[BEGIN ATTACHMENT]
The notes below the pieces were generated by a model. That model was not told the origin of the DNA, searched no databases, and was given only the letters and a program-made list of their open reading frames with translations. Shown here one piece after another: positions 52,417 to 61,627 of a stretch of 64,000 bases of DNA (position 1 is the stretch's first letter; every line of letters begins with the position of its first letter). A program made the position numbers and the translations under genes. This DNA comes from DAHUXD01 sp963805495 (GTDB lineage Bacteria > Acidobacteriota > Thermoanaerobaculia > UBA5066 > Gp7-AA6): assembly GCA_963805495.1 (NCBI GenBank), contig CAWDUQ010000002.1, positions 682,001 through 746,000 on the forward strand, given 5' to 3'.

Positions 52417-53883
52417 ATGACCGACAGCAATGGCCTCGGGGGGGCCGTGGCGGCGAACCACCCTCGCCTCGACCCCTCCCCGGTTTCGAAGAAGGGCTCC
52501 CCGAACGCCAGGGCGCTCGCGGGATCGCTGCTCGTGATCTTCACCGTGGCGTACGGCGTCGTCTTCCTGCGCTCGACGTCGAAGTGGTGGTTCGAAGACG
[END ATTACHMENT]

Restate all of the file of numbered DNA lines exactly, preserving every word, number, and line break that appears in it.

The notes below the pieces were generated by a model. That model was not told the origin of the DNA, searched no databases, and was given only the letters and a program-made list of their open reading frames with translations. Shown here one piece after another: positions 52,417 to 61,627 of a stretch of 64,000 bases of DNA (position 1 is the stretch's first letter; every line of letters begins with the position of its first letter). A program made the position numbers and the translations under genes. This DNA comes from DAHUXD01 sp963805495 (GTDB lineage Bacteria > Acidobacteriota > Thermoanaerobaculia > UBA5066 > Gp7-AA6): assembly GCA_963805495.1 (NCBI GenBank), contig CAWDUQ010000002.1, positions 682,001 through 746,000 on the forward strand, given 5' to 3'.

Positions 52417-53883
52417 ATGACCGACAGCAATGGCCTCGGGGGGGCCGTGGCGGCGAACCACCCTCGCCTCGACCCCTCCCCGGTTTCGAAGAAGGGCTCC
52501 CCGAACGCCAGGGCGCTCGCGGGATCGCTGCTCGTGATCTTCACCGTGGCGTACGGCGTCGTCTTCCTGCGCTCGACGTCGAAGTGGTGGTTCGAAGACG